Thursday, February 23, 2006

Taxpayer Protection Amendment Exhibit 1

Bruce Murphy reports that the average salary of a full professor at MATC is more then $ 91,000, far more than the average at UW and, I think it would be safe to say, Marquette. The instructors at MATC have a higher teaching load (although, at least in the academic areas, they teach at a far more basic level)but have no expectations with respect to research and are, not to put too fine a point on it, generally (maybe even universally) less credentialed and accomplished than profs at the universities.

Murphy notes that MATC operates "under the radar" but much of the nuts and bolts decisions made by other units of government also draw little attention. More fundamentally, he suggests that one of the reasons for this bizarre salary level is that MATC has a source of revenue, i.e., its ability to levy a property tax, that the UW does not have. The absence of additional revenue, in other words, has limited salaries at UW. Costs at MATC have expanded to consume the "available" money.

Discuss among yourselves.


Dad29 said...

...and the MATC retirement plan is fairly fat, too.

steveegg said...

It's also an exhibit in Jessica McBride's crusade to make the tech college boards elected.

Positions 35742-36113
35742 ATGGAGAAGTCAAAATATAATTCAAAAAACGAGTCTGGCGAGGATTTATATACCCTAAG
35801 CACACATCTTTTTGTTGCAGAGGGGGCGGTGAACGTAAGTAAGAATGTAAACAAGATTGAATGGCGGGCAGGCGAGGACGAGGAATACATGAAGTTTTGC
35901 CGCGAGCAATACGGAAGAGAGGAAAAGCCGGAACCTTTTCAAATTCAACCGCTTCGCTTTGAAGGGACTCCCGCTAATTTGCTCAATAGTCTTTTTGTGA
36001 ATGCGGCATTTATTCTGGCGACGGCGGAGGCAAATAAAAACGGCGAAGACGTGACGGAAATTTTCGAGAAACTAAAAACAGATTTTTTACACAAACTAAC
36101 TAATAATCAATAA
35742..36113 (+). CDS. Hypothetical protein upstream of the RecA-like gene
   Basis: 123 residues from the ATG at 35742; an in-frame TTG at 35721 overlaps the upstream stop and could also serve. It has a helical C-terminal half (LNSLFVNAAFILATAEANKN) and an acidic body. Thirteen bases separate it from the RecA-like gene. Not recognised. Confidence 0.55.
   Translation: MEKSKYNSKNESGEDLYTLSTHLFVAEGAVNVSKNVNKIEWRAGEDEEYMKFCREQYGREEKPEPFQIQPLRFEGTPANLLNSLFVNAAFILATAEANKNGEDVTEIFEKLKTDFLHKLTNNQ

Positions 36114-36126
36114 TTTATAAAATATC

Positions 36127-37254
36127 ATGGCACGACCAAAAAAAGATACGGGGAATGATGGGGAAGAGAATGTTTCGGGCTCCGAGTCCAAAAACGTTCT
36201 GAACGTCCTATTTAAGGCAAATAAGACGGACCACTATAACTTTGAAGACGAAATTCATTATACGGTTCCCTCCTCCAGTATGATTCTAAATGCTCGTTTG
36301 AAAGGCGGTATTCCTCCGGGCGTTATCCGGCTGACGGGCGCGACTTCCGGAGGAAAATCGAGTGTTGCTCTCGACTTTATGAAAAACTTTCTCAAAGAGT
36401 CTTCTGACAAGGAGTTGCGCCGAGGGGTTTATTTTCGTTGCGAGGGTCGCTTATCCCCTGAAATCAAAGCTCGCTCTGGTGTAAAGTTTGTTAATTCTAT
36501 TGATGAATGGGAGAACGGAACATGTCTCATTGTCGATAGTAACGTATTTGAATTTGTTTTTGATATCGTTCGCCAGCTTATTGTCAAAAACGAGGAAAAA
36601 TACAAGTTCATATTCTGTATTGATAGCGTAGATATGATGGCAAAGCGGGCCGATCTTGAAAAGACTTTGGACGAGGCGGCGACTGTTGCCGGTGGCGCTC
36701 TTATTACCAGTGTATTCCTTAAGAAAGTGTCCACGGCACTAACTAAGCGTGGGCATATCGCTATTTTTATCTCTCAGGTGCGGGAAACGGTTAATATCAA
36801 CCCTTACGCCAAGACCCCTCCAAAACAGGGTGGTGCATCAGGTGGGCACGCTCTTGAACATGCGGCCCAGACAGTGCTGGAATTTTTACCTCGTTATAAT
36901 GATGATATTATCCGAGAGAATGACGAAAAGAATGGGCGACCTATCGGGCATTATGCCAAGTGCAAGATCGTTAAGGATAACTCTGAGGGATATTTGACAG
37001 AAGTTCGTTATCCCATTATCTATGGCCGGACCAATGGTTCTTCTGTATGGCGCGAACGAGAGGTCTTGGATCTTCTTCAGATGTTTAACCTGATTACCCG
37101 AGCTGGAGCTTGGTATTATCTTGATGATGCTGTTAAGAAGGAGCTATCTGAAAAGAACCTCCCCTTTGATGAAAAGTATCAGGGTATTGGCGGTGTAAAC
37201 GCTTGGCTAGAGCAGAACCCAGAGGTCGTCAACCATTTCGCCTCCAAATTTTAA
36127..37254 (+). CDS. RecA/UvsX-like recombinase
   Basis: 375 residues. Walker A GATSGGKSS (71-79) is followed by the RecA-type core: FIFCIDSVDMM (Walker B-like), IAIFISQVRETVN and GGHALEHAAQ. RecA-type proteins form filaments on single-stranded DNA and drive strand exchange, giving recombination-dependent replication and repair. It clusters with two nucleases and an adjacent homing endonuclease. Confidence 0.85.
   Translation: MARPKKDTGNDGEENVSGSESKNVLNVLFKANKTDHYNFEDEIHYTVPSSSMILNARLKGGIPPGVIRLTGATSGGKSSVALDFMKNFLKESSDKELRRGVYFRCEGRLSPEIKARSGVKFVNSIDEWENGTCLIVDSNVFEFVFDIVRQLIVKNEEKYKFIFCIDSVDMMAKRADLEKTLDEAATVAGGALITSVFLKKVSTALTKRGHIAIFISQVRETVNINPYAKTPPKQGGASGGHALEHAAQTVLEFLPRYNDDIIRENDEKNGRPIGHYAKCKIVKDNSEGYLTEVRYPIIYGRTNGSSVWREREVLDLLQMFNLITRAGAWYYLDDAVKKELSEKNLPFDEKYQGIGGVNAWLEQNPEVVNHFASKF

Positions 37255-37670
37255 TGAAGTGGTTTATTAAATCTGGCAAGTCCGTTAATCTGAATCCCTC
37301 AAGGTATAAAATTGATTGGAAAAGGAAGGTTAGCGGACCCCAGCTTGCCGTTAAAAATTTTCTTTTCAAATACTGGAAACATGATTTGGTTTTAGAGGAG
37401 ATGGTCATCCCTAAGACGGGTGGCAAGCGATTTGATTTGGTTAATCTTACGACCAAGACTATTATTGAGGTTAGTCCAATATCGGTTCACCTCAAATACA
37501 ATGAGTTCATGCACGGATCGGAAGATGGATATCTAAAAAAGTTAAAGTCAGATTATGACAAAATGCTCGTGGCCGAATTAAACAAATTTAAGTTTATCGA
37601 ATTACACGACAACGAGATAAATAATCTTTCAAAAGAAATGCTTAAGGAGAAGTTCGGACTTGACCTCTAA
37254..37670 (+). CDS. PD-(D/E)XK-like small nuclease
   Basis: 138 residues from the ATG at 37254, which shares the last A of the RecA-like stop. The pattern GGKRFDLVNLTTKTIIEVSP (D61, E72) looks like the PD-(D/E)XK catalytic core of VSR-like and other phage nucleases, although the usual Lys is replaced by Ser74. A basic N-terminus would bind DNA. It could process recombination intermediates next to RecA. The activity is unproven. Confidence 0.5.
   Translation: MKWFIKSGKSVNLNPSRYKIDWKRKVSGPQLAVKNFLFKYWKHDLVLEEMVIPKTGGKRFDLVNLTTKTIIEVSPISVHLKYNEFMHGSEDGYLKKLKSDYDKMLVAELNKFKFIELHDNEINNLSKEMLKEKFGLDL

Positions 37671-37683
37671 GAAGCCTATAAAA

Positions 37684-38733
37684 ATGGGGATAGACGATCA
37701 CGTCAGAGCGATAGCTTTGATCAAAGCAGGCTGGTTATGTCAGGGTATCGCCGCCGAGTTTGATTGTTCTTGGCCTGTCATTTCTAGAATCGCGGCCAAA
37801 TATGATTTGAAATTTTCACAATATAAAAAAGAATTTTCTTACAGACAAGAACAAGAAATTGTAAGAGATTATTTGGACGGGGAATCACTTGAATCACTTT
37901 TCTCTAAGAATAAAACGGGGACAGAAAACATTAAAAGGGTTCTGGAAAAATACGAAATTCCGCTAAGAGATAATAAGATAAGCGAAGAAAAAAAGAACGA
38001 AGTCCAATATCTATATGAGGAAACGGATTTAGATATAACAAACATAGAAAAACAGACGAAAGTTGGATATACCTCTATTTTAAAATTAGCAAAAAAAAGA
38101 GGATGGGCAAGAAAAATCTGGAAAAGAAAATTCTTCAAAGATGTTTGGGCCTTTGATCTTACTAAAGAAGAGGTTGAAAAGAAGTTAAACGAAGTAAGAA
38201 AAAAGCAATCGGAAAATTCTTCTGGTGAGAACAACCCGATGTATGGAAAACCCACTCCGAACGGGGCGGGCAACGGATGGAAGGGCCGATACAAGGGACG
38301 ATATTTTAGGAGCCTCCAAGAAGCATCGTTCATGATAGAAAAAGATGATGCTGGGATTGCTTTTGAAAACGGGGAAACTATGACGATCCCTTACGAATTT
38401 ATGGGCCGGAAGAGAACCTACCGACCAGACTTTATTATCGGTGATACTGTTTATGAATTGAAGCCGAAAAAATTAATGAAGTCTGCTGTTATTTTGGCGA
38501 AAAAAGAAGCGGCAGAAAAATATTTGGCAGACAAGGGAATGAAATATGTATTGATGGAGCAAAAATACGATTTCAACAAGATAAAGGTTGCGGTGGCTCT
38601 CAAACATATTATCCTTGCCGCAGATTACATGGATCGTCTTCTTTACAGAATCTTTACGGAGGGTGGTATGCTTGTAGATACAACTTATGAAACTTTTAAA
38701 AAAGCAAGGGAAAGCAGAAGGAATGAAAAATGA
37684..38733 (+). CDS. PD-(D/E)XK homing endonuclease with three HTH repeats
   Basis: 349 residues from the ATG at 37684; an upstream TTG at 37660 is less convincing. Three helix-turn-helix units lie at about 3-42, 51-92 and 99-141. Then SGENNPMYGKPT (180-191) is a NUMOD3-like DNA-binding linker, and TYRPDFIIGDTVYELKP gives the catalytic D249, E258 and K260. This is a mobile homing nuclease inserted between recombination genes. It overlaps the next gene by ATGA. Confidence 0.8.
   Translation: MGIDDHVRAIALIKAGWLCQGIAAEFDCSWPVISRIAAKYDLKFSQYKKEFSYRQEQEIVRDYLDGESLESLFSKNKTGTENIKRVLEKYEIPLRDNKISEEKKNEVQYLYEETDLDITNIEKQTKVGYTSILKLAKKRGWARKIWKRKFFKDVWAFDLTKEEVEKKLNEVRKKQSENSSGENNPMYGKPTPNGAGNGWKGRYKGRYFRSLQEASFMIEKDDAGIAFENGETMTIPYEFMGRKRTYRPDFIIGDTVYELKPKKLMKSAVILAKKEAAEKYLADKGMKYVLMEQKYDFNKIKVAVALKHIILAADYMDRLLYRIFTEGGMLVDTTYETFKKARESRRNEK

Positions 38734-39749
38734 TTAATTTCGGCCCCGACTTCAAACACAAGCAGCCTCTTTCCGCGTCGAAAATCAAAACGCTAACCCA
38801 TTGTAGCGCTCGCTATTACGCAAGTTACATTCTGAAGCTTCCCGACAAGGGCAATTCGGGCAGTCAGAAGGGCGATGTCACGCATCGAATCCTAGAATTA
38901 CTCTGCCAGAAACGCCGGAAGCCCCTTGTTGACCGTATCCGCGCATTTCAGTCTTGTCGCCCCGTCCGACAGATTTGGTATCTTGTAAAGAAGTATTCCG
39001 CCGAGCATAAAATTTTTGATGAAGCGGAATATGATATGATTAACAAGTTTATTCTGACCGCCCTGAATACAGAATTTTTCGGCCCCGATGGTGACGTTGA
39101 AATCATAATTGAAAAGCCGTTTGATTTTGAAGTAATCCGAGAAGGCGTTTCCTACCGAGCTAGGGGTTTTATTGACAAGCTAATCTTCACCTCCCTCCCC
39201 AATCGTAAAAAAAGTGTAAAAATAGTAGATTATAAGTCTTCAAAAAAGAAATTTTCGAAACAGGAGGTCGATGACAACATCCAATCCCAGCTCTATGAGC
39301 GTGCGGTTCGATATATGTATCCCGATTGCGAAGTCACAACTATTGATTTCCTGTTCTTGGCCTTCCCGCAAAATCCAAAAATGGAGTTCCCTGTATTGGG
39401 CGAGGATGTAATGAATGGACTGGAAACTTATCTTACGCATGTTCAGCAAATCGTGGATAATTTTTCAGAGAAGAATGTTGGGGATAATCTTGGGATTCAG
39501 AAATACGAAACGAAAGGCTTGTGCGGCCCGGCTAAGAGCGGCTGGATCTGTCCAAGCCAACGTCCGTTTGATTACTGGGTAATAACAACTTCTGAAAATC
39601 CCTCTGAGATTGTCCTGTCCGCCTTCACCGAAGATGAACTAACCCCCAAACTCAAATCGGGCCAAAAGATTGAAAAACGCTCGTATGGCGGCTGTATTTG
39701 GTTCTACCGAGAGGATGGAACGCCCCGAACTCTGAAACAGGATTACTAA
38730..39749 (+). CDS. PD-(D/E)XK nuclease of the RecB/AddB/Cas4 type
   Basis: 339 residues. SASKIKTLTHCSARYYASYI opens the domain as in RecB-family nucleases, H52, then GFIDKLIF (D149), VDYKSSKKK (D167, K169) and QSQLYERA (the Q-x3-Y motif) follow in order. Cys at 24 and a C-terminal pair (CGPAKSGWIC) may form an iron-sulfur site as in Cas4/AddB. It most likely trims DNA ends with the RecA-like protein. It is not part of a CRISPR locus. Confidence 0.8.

Seth Zlotocha said...

Nice try, Rick. Very clever, as usual.

But this debate isn't about any individual example of potential excess you mention as an "exhibit"--even if you can list a dozen of them. It's about the necessity for and aggregate effects of a constitutional amendment that restricts revenue for all governmental units in the state.

I can't believe I'm going to say this, but Jessica McBride is right to focus the debate over MATC instructor salaries on the issue of having elected boards for technical colleges in the state. This is because if it's decided that MATC instructor salaries are indeed too high, a reasonable resolution might be to start calling for elected tech school boards. An unreasonable resolution for the issue would be to pass a constitutional amendment restricting revenue for all governmental units in the state.